Publishers Celebrate First Onsite Post-Covid Book Fair

The return of the physical book fair marks a turning point for the industry. It gives us confidence for the future.

The international publishing community celebrated this week as Beijing International Book Fair (BIBF), one of the world’s largest book publishing trade fairs in the world, returned for the first onsite event since the start of the Covid19 pandemic.

The annual event, recognized as the most important date on Asia’s literary calendar, saw some 2,200 exhibitors from 105 countries and regions come together for the five-day hybrid event that began on September 14.

“It’s really nice to be back,” said April Zheng, China Sales Manager for Bloomsbury. “It gives us a chance to meet, not only the customer but also other publishers to figure out how the industry is going.”

Great to be back

Exhibitors talked of a “buzz” surrounding this year’s event. “You can see how excited everybody is to be back,” said one representative for Ispirees Education Group. “When I arrived in the exhibition hall, I felt the energy straight away. It’s really exciting” he told China Focus.

“It’s great to be back in an actual location,” said Peng Guo, Asia Pacific sales manager for the Berlin-based publishing house De Gruyter.

Last year, the Covid19 pandemic forced BIBF to move operations online. Organizers responded quickly to the challenge by creating of a new online portal called SMART! BIBF. Exhibitors noted that the virtual platform offered innovative solutions and had helped to bridge the communication gap during testing times, but ultimately; “nothing can replace the physical event.”

Readers browse books at the 28th Beijing International Book Fair, which opened on September 14. (Photo/China Daily)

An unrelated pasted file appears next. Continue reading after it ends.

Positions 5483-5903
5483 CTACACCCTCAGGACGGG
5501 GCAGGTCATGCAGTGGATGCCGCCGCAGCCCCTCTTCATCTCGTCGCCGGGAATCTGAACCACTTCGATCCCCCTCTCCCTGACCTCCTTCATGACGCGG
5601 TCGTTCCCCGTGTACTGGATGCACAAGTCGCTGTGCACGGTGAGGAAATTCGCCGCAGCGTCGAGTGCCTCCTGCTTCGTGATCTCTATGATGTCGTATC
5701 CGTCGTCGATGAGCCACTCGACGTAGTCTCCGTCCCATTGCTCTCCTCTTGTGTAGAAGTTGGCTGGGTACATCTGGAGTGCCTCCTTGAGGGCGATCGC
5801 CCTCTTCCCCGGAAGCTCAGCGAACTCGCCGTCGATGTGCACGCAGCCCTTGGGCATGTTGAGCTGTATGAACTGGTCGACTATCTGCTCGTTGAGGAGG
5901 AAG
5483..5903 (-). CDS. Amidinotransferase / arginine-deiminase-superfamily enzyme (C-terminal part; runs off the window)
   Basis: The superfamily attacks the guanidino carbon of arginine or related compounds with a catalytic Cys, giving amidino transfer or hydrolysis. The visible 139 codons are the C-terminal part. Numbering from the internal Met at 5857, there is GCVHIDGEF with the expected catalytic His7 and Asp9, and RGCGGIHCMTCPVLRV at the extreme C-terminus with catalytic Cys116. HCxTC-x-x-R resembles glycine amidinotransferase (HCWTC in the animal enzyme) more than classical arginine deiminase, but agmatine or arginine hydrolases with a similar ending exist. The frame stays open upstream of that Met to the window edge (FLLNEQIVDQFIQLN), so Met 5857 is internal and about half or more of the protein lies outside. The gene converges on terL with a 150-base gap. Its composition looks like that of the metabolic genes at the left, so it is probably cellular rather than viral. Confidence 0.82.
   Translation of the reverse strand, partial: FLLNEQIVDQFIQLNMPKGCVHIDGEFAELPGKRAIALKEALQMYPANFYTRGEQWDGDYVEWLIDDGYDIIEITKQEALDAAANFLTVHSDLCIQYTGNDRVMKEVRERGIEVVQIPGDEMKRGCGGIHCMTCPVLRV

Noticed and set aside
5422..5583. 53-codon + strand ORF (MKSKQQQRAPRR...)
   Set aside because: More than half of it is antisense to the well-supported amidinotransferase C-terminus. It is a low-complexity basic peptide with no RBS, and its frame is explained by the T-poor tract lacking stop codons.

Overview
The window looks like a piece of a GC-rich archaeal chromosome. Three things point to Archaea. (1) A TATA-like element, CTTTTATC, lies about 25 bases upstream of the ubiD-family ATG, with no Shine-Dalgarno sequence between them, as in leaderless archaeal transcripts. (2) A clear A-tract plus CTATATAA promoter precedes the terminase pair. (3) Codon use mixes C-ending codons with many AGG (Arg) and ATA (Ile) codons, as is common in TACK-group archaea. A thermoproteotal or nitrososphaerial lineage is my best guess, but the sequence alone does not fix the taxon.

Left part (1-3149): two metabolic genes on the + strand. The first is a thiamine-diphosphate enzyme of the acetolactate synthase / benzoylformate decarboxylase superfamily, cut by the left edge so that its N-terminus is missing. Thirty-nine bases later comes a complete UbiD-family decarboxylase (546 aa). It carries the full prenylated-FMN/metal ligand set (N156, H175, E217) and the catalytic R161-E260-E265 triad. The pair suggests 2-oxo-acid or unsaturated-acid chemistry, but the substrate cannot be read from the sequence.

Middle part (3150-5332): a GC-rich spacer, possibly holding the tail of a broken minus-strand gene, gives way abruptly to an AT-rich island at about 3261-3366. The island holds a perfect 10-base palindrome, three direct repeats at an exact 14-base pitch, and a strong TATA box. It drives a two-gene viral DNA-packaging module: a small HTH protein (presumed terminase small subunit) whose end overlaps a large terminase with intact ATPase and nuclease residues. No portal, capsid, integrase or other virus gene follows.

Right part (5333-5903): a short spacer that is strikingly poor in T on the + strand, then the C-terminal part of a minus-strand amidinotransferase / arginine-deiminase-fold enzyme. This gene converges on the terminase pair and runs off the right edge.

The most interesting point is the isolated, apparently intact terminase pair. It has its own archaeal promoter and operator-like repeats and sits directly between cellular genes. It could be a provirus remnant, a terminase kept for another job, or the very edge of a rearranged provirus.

The gathering, which sees representatives from the world’s largest publishing companies come together under one roof, has a fiercely loyal following. Some exhibitors have been attending the annual event, now in its 28th year, since it first began in 1986. Understandably, many returning attendees spent almost as much time talking shop as they did chatting and catching up with old friends and colleagues.

“We must have spent twice as much time talking with customers and partners than we did before” laughed one exhibitor. “Half the time we are talking about our products and the other half we’re talking about the last two years.”

Relationships are very important in China, explained one exhibitor. “It’s important to see each other because your contacts can often change and it’s necessary to maintain good business relationships,” she added.

Turning point

In addition to welcoming back old friends, this year’s event saw representatives from Algeria, Laos, Palestine, Denmark, and Finland make their first appearance. Pakistan was the designated country of honor to mark the 70th anniversary of the establishment of diplomatic relations between China and Pakistan.

Coronavirus restrictions had resulted in smaller than usual crowds this year, but the attendees didn’t seem to mind. They said they were “just happy to be back” and that they expect next year’s event to be even better.

BIBF28 marks a “turning point” for the publishing industry said Jerry Zhang, head of business for Cengage Group’s Beijing division. “It shows that the industry is making a recovery and gives us a lot of confidence for the future.”